Readers may question whether nearly eighty minutes—more praise here for the value of a disc running just 22 seconds short of that time—of superficially similar music will bore the listener. Not at all—the variety that has been found within the genre is remarkable. Cordero’s Rapsodia Panameña fuses serial techniques with Latin influences much in the style of Ginastera while White’s Etude No.6 [track 9] is much more a traditional virtuosic concert piece. Usually I would find myself having distinct favourites in such a mixed bag as here but that is not the case this time. For example hearing the two pieces by virtuoso violinist/composer Manuel Quiroga [tracks 5 and 6] followed by the Ysaÿe solo sonata dedicated to (almost in the style of really) him is a fascinating listen. This solo sonata has been performed and recorded by nearly all of the world’s great players and usually in the context of the other five sonatas. Barton-Pine’s performance is the equal of any I have heard on a note-by-note basis but more than that she so fully inhabits the temperament of the spirit behind the notes. In a very different style, Ruggiero Ricci’s own transcription of the Tárrega Recuerdos de la Alhambra is masterly. Ricci manages to recreate the aural effect of a strumming guitar quite uncannily and Barton-Pine executes the piece with simply phenomenal precision and passion. Even Piazzolla’s Libertango—here fused with the flute-originated Tango Etude No.3—which is in danger of becoming overplayed comes up spick and span. Possibly the biggest surprise of all is the final work; Alan Ridout’s Ferdinand the Bull for narrator and solo violin. I’m not really a fan of narrated pieces which tend to be twee in the text and laboriously pictorial in the accompaniment. Here the text is of itself charming and helped by the slightly subversive twinkle-in-the-eye narration of Héctor Elizondo. He has a wonderfully resonant voice with a clearly Latin-American accent but his great skill is to make the story fun—when he describes Ferdinand mother; “.. she was a cow” it is a genuinely hilarious moment. Ridout’s skill is to have written a truly virtuosic accompaniment that supports the atmosphere of the story without slavishly illustrating it. OK so this probably won’t be track on this CD I play most often but I am very glad it is there. I wonder why it was necessary to record the narration and accompaniment separately?—not that you would know this from listening, it is listed as such in the technical detail.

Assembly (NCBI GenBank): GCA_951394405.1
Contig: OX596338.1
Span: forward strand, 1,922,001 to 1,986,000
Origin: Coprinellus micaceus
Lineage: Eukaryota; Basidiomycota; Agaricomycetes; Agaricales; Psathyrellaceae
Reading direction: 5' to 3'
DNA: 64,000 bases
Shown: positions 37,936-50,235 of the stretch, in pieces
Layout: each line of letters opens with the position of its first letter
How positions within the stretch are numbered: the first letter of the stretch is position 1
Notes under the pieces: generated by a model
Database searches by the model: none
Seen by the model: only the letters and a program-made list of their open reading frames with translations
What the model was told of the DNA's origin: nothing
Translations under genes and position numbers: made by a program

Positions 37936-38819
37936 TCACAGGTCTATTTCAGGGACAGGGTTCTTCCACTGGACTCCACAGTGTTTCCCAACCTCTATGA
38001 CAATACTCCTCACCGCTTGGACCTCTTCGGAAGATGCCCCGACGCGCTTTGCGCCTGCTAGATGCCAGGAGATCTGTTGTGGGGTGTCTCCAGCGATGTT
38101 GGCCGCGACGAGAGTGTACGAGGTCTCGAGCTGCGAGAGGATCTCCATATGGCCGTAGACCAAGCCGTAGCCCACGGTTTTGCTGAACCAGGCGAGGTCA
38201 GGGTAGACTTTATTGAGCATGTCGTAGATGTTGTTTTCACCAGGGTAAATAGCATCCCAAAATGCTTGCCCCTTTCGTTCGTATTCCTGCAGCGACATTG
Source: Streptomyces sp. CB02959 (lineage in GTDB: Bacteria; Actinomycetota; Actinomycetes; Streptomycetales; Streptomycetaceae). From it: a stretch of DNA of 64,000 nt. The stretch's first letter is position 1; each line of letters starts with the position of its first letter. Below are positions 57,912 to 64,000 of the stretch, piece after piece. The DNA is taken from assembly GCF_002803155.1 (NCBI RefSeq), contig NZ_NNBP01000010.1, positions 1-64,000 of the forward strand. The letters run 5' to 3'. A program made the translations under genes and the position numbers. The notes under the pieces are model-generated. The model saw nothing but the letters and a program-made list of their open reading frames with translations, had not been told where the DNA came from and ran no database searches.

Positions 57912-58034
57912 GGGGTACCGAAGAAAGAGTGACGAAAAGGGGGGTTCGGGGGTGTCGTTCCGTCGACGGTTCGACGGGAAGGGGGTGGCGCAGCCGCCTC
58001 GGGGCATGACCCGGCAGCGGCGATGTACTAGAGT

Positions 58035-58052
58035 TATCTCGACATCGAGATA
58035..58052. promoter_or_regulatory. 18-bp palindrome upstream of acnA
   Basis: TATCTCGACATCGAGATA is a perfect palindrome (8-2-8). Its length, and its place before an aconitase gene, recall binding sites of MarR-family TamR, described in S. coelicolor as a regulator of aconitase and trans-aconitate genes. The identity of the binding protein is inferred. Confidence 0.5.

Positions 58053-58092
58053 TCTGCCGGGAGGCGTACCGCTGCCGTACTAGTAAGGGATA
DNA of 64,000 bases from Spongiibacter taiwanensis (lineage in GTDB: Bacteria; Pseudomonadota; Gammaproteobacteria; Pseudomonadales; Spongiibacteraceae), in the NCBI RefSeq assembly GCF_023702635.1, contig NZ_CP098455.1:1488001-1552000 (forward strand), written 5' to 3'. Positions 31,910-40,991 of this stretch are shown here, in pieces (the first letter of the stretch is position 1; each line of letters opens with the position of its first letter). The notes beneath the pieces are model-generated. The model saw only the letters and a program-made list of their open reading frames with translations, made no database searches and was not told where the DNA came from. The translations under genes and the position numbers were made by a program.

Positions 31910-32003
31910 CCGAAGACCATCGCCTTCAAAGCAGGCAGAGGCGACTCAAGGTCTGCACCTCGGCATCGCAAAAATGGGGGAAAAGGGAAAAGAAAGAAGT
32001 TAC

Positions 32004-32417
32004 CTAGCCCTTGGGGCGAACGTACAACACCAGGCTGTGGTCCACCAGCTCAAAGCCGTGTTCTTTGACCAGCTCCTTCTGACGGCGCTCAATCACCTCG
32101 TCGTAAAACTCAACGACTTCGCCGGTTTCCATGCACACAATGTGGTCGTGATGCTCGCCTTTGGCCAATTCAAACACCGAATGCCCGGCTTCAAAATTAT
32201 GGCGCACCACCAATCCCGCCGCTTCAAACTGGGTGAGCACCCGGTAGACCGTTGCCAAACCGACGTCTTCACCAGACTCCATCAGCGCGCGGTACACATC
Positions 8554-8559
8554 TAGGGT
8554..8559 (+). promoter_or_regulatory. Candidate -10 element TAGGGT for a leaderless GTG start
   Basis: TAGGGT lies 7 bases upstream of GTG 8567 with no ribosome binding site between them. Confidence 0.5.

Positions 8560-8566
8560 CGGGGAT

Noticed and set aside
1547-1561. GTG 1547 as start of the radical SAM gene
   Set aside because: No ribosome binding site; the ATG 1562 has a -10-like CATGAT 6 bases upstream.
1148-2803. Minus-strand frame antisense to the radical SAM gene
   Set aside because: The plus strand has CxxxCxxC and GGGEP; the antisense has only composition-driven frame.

I rather like the fact that a violin playing friend, colleague and arranger of track 3—Jesús Florido is listed as the ‘Style Director’—a kind of language coach for the violin. This illustrates Barton-Pine’s collaborative nature. One final mention for the technical team who have ensured that the 1742 Guarneri del Gesu played throughout the programme sounds magnificent with a 24 bit recording that is full and warm. Cedille is a not-for-profit foundation who seek to promote the finest Chicago-based players and ensembles. Many congratulations to them for supporting artists of the stature of Rachel Barton-Pine and allowing to pursue their goals and letting us hear the results…I am not sure that this disc does not take itself to the very top of the list of her discs to seek out. Even by her own formidable standards the music and her performance of it is of staggering quality. By the pricking of my thumbs a disc-of-the-year this way comes.

Full marks to Cedille for a nice clear good-sized unfussy sans-serif font on simple white paper for the insert booklet.

Guy Rickards
Gramophone, October 2011

An absorbing programme of Iberiana played with skill on a single fiddle

This is Rachel Barton Pine’s 12th CD recording for Çedille…weighty piece (the longest single item is José Serebrier’s Aires de Tango, written specially for her, at a touch over eight minutes), it does contain a wealth of engaging music superbly delivered. There are familiar items, albeit in less-well-known guises, such as Albéniz’s Asturias in a finger-blistering transcription by Pine herself (which almost convinces that this is how Albéniz may have first “heard” the music) or Tarrega’s Recuerdos de la Alhambra in a fine arrangement by Ruggiero Ricci.